Thursday, June 27, 2013


A Middle District of Florida District Judge in Tampa threw out a firearm conviction in a drug trafficking and conspiracy case against reggae star Buju Banton because one of his jurors apparently used information gleaned from the internet during jury deliberations. Unhappily for everyone involved the source of the juror's information was not this blog. 

The goal of every Florida criminal trial should be to have a fair result, but the federal trial of Buju Banton may have been marred by a googling juror.
Buju Banton
Tampa Bay federal attorneys are often even more frightened of the federal firearm and weapons five year minimum mandatory than we are of wayward jurors in that the five year minimum mandatory sentence by law must be tacked on to the drug sentence to run consecutively. 
The judge has no discretion to run the sentences concurrently (at the same time, so a defendant serves two sentences at once) as is often possible in other crimes. 

Press reports note that the Judge is weighing what to do with the juror, but has made it clear that the juror could face a contempt of court charge based on an investigation of the juror's seized computer and conflicting statements from the juror. Googling jurors have been a recurring problem in the Tampa Bay criminal justice system. One of the unfortunate aspects of any criminal case is how complicated jury instructions can be. And the juror may have simply been trying to understand a firearm issue that could even trip up seasoned lawyers and judges. 

In this case there was the additional complication of what is known as the Pinkerton Rule which establishes that if a co-defendant has a firearm in a federal offense others my be charged with the firearm and punished with the additional minimum mandatory five year sentence even if there was no proof the others had knowledge of the gun. 

This rule allows the federal prosecutors to leverage the firearm minimum mandatory to force a plea of guilty. When Bufu Banton elected to go to the jury on the drug charges, the Government made his sentencing exposure much harsher by adding the firearm count. All of this was given to Banton's jury in jury instructions composed of arcane legal language that typical Americans could hardly be expected to appreciate or understand.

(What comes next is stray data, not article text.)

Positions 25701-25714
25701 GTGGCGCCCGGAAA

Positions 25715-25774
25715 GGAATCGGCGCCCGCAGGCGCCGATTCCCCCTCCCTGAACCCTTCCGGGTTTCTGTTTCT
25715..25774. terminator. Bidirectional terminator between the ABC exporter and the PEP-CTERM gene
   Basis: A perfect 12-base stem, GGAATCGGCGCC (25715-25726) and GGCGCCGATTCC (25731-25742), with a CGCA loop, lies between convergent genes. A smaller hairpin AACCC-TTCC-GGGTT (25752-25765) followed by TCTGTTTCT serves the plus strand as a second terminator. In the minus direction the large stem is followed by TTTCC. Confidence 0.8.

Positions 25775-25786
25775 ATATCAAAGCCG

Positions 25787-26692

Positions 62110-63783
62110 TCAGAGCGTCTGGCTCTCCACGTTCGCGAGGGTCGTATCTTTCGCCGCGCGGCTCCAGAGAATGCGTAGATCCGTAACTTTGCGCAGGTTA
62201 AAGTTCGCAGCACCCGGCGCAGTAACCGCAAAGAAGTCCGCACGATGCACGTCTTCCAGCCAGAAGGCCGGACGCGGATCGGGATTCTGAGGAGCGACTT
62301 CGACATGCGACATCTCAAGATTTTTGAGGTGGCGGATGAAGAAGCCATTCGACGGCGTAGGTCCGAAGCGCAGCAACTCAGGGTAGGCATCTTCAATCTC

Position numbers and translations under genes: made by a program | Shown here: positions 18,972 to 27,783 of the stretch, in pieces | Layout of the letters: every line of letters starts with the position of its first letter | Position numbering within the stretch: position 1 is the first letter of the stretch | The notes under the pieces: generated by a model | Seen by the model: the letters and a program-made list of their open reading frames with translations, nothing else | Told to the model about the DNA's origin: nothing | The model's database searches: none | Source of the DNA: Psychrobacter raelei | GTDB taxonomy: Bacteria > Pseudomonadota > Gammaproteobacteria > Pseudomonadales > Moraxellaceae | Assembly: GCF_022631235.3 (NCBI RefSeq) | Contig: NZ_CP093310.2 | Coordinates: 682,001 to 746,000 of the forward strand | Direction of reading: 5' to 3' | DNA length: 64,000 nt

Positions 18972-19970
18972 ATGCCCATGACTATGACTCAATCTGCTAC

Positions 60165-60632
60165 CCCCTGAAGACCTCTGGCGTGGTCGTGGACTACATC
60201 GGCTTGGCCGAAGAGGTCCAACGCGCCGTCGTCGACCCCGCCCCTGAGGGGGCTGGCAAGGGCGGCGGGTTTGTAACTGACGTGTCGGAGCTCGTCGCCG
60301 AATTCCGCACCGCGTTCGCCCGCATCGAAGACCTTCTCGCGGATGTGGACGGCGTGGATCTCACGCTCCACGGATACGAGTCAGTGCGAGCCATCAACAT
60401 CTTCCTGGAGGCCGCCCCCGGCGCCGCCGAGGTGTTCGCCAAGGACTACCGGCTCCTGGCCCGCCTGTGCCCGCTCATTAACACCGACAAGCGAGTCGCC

Yet every Clearwater criminal defense lawyer would agree that American justice demands that a trial must be fair and that means that jurors must not be able to research facts and law during the trial.

Wednesday, June 26, 2013


Winning legal arguments is one of the more important responsibilities of a Clearwater criminal defense lawyer so a new study showing that the louder one is while making an argument the more believable that argument becomes couldn't help but make me want to argue with the results.
Appeal to core values of Americans such as the four freedoms of Rockwell is the best way to win legal arguments in front of Tampa Bay criminal judges and juries.

First, let's look at the study from press reports, then we'll find and loudly frame the best arguments against it. The study examined tweets during the Super Bowl. Accuracy was found to be less important in attracting followers and gaining influence than confidence. In fact louder, bolder and more exciting tweets which later proved to be inaccurate were more popular and influential.

So based on this study would a reasonable person raise his voice to win an argument? Another study cited in the same news account noted that 40% of tweets are "pointless babble" whether shouted or not. Pointless babble is the opposite of a well framed argument in that an argument at it's core is a difference of opinion so to have an argument first one must have an opinion which is directly adverse to another's opinion.